|HANEY, R - TEXAS A&M UNIVERSITY
|HONS, F - TEXAS A&M UNIVERSITY
|HOSSNER, L - TEXAS A&M UNIVERSITY
|ZUBERER, D - TEXAS A&M UNIVERSITY
Submitted to: Soil Biology and Biochemistry
Publication Type: Peer Reviewed Journal
Publication Acceptance Date: 3/2/2001
Publication Date: 9/1/2001
Citation: Haney, R.L., Franzluebbers, A.J., Hons, F.M., Hossner, L.R., Zuberer, D.A. 2001. Molar concentration on k2so4 and soil ph estimation of extractable c with chloroform fumigation-extraction. Soil Biology and Biochemistry.
Interpretive Summary: Microbial biomass is an important biological component of soil that mineralizes nutrients from organic residues, aids in the physical stabilization of soils, and mediates trace gas emissions from soils. Quantifying this important pool of organic matter has been the subject of many investigations using a wide variety of techniques. Unfortunately, not all techniques are adequately suitable under a wide diversity of conditions. We tested whether extractant salt concentration affected estimates of microbial biomass with the chloroform fumigation-extraction method, the most commonly used technique today. Salt concentration did affect estimates of microbial biomass. There appeared to be a bias in microbial biomass estimates that depended upon soil pH. Microbial biomass estimated with chloroform fumigation-incubation without subtraction of a control was better related to basal soil respiration and organic matter content of soil than was microbial biomass estimated with chloroform fumigation-extraction with different extractant soil concentrations. The commonly used chloroform fumigation-extraction method may not be reliable in a wide range of soils and therefore, should be employed with caution.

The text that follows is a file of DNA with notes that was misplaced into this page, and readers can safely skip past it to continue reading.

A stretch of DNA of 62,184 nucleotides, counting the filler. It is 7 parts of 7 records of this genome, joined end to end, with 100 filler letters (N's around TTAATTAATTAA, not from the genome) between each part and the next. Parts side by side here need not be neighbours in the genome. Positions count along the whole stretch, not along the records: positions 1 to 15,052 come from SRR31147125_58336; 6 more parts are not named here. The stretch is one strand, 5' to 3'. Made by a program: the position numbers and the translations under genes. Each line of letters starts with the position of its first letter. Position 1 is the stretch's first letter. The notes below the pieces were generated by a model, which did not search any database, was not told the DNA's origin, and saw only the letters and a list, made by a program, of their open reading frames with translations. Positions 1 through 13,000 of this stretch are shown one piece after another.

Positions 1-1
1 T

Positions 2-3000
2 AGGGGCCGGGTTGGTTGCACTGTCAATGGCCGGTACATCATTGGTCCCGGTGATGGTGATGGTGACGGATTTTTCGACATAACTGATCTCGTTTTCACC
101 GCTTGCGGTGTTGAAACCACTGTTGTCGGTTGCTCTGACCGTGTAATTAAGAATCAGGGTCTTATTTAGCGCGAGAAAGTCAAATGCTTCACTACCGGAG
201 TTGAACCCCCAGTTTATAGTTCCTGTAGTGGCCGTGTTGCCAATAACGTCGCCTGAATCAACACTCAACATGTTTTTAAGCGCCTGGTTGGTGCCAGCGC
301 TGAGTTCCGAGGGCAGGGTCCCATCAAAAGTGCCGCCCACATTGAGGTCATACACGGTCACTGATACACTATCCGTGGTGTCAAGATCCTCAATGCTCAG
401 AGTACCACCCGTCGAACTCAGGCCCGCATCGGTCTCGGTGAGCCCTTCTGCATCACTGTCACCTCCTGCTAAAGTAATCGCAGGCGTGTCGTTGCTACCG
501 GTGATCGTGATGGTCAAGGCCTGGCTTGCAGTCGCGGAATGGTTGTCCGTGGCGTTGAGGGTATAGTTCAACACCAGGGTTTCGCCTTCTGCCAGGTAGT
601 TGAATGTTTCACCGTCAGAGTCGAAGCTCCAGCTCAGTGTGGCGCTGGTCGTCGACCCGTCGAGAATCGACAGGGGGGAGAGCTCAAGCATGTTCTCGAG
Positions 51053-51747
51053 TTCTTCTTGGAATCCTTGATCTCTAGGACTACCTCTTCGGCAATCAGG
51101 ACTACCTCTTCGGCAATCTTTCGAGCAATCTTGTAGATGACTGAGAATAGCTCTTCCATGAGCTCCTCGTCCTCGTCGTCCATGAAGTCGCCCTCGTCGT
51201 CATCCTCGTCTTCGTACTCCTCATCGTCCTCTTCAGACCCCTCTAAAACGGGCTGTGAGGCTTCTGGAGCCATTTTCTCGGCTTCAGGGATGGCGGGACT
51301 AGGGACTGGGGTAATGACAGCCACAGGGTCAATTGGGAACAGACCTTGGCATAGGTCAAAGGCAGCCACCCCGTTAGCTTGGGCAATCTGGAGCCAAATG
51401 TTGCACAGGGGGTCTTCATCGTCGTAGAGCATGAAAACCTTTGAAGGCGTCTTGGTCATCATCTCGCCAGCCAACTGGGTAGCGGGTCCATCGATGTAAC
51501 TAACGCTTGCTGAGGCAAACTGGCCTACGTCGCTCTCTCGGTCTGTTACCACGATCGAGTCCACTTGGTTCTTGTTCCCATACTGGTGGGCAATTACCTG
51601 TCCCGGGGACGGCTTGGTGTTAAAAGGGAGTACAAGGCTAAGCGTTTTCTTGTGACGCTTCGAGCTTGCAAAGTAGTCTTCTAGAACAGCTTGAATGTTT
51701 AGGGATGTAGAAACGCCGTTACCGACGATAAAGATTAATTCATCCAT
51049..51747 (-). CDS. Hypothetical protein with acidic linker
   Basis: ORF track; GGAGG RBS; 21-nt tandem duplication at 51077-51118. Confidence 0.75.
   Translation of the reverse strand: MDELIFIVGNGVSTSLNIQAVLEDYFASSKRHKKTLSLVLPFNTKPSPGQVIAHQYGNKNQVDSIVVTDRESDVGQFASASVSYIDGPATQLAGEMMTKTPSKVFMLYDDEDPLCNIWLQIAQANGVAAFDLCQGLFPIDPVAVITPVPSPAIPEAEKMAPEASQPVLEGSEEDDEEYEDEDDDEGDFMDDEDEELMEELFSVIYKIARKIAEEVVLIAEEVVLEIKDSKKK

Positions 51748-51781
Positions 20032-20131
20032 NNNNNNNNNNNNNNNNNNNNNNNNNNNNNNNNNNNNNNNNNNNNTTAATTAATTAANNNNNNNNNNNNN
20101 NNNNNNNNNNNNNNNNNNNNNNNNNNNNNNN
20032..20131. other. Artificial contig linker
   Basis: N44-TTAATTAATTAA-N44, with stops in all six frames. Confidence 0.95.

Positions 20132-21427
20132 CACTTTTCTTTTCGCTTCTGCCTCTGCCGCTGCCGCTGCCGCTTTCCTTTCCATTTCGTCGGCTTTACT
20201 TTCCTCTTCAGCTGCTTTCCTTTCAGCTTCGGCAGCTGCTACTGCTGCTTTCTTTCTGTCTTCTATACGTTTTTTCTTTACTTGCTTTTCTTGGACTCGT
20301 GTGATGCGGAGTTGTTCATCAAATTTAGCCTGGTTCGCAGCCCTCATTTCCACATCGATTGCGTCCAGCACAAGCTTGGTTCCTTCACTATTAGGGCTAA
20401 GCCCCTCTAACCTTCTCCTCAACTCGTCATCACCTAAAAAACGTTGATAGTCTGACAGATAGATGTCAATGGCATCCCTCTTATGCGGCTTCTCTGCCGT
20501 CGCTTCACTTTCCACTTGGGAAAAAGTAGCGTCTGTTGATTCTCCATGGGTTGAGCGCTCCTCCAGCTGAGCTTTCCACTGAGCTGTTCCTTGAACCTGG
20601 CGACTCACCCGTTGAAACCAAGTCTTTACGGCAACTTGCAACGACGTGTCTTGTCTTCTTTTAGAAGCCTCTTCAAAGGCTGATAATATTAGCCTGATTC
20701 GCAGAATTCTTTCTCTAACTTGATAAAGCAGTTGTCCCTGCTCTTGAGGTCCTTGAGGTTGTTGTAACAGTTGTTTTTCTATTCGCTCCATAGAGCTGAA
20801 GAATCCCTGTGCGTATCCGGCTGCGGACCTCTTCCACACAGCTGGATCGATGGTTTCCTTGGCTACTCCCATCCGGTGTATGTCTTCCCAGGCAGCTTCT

Technical Abstract: Methods of determining soil microbial biomass need to be reliable and produce consistent results across soils with a wide range of properties. We investigated the effect of extractant molarity (distilled water and 0.001, 0.01, 0.1, and 0.5 M K2SO4) on the flush of C (i.e., the difference between fumigated and unfumigated subsamples) with the chloroform fumigation-extraction (CFE) method in soils of different pH. The ratio of extractable C in water to that in 0.5 M K2SO4 for five acidic soils was 1.5 +/- 0.3 in unfumigated controls, 1.4 +/- 0.2 in fumigated samples, and 1.8 +/- 0.7 in fumigated minus control flushes, respectively. Ratios in six alkaline soils were 1.0 +/- 0.2, 0.9 +/- 0.2, and 0.8 +/- 0.2, respectively. Flocculation or dispersion of organic colloids and changes in the diffuse double layer surrounding clay particles are possible reasons for differences in extractable C with changes in extractant molarity and soil pH. CFE with any of the extractants was less related to soil organic C and potential C and N mineralization than was chloroform fumigation-incubation without subtraction of a control. Changes in microbial biomass estimates with changes in extractant molarity and soil pH suggest that CFE may not be reliable in a wide range of soils.